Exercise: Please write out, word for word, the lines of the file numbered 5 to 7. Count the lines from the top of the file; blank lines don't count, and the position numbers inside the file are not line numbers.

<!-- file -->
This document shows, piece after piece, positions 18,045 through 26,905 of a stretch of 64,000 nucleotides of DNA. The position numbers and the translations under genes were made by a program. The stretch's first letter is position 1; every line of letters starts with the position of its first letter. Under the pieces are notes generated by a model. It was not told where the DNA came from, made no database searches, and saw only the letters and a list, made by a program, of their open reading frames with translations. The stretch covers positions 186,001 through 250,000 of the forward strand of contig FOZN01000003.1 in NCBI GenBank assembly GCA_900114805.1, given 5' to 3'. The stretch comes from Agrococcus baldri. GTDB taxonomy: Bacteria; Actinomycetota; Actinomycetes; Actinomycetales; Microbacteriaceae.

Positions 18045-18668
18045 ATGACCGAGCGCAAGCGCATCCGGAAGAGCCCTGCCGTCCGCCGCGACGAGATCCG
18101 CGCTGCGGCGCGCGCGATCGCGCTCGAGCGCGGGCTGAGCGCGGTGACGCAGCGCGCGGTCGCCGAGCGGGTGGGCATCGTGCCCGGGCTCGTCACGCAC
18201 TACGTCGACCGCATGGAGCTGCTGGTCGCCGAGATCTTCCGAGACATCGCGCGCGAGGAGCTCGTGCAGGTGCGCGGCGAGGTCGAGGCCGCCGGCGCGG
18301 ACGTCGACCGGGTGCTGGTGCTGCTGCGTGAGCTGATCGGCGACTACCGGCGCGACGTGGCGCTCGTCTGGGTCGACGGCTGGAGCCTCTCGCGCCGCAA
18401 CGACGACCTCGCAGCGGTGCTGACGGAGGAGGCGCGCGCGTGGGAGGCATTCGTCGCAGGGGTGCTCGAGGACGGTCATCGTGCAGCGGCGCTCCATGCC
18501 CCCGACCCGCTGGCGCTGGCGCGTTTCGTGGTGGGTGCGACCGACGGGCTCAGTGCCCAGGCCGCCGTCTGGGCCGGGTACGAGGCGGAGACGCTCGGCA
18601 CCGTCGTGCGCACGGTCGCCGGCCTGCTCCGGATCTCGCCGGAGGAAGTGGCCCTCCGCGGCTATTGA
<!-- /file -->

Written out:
18201 TACGTCGACCGCATGGAGCTGCTGGTCGCCGAGATCTTCCGAGACATCGCGCGCGAGGAGCTCGTGCAGGTGCGCGGCGAGGTCGAGGCCGCCGGCGCGG
18301 ACGTCGACCGGGTGCTGGTGCTGCTGCGTGAGCTGATCGGCGACTACCGGCGCGACGTGGCGCTCGTCTGGGTCGACGGCTGGAGCCTCTCGCGCCGCAA
18401 CGACGACCTCGCAGCGGTGCTGACGGAGGAGGCGCGCGCGTGGGAGGCATTCGTCGCAGGGGTGCTCGAGGACGGTCATCGTGCAGCGGCGCTCCATGCC